DoD U-Turns: Changes Strategic Direction of CMMC Program – Security

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After completing an internal evaluation of the program, the Department of Defense (“DoD”) announced a dramatic change in the strategic direction of its Cybersecurity Maturity Model (“CMMC”) certification program. The DoD originally released CMMC 1.0 in January 2020, intending to roll it out from 2021 through 2025 and, by 2026, for all defense contracts to incorporate the stringent requirements of CMMC 1.0. However, CMMC implementation is now discontinued and the DoD is working on finalizing an enhanced CMMC program called CMMC 2.0. The DoD emphasized that CMMC 2.0 will maintain the program’s original goal of protecting sensitive information, but it will also minimize barriers to compliance with DoD requirements, simplify the CMMC standard, reduce assessment costs, create a culture more collaborative cybersecurity and will provide for a more flexible implementation.

Application and schedule

Like CMMC 1.0, the revamped requirements of CMMC 2.0 will apply to both prime contractors and subcontractors. The changes described below will be implemented through the formal rulemaking process, which can take anywhere from 9 to 24 months. As a result, the earliest the DoD expects to implement CMMC 2.0 is August 2022. Until the rulemaking process is complete, the DoD is suspending its CMMC piloting efforts and will only include CMMC requirements in any contract. Nonetheless, the DOD has announced that it could potentially offer incentives to contractors who voluntarily obtain CMMC certification while the rulemaking process is underway. The DoD also encourages contractors to continue updating and improving their cybersecurity practices and systems in the interim.

Key changes

Reduction in certification levels

Unlike the previous framework (discussed in our previous alert here), CMMC 2.0 reduces the total number of certification levels from five to three. Notably, CMMC 2.0 eliminates levels 2 and 4 and renames the surviving levels as follows: (1) Level 1, Fundamental; (2) Level 2, Advanced; and (3) level 3, expert. CMMC 2.0 cybersecurity standards are derived from National Institute of Standards and Technology (NIST SP) Special Publication 800-171 and NIST SP 800-172, which should provide a smoother transition for contractors, including many may already conform to these standards. .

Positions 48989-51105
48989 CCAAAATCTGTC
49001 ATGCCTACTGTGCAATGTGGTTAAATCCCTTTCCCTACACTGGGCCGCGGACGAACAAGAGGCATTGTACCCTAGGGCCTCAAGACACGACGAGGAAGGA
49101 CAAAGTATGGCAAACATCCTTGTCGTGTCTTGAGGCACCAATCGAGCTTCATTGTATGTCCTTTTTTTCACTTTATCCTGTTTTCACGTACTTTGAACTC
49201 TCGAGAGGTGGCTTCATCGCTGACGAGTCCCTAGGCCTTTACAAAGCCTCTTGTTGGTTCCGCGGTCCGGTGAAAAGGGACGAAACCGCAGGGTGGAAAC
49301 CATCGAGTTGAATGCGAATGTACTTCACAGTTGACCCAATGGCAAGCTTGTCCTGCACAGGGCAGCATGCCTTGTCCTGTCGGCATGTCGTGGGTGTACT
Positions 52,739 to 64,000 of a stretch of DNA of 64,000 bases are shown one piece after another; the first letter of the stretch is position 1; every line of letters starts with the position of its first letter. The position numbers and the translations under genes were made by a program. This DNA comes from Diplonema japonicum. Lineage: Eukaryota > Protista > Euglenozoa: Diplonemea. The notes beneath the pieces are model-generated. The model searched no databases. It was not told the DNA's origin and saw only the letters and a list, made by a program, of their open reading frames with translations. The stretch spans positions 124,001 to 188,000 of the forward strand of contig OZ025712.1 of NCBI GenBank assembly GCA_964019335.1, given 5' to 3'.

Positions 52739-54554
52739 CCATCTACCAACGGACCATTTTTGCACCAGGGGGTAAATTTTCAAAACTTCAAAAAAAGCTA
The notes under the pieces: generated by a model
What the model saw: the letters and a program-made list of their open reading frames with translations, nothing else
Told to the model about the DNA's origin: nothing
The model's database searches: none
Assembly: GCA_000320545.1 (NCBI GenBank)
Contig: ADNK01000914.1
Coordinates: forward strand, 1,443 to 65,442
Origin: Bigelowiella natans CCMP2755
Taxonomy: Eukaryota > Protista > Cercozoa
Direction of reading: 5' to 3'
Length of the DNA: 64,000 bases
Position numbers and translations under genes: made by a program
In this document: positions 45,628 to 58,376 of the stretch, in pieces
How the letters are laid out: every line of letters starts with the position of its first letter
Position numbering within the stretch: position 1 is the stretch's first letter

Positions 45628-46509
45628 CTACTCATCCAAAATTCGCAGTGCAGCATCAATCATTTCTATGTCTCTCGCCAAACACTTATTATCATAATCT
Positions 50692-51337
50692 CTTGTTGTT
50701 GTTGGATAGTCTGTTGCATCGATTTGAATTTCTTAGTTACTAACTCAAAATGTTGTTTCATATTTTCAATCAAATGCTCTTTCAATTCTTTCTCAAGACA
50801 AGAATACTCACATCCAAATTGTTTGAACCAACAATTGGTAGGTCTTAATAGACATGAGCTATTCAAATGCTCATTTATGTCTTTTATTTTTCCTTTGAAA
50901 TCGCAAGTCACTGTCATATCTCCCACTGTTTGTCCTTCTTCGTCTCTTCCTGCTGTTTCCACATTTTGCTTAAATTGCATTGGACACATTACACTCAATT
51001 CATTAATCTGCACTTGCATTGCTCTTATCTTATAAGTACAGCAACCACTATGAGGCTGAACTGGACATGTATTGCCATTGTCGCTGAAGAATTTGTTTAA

Additionally, CMMC 2.0 removes the requirement that all certification assessments must be performed by third-party organizations, known as CMMC Third-Party Assessment Organizations (“C3PAO”). Instead, the updated framework allows for annual self-assessment for all Tier 1 contractors and Tier 2 contractors, provided that the contractor does not manage “critical information about the national security”. Otherwise, CMMC 2.0 requires a C3PAO assessment every three years for Tier 2 contractors and a government (rather than C3PAO) assessment every three years for Tier 3 contractors.


Additionally, while CMMC 1.0 required contractors to obtain full certification to even submit a defense contract proposal, CMMC 2.0 allows contractors who are not yet fully compliant with applicable cybersecurity requirements to receive contract awards. they implement an action plan. & Milestones (“POAM”). POAMs must provide steps to achieve compliance within a certain timeframe specified by the DoD. The DoD is currently considering a period of 180 days from contract award for contractors to meet the measures set out in their plans.


Finally, CMMC 2.0 allows limited waivers of CMMC requirements for certain critical acquisitions. Although details have not been finalized, the DoD has announced that these waivers will be temporary and must be approved by DoD senior management.

As the CMMC rulemaking process continues to unfold, government contractors should continue to monitor and improve their cybersecurity posture in preparation for CMMC 2.0.

The content of this article is intended to provide a general guide on the subject. Specialist advice should be sought regarding your particular situation.


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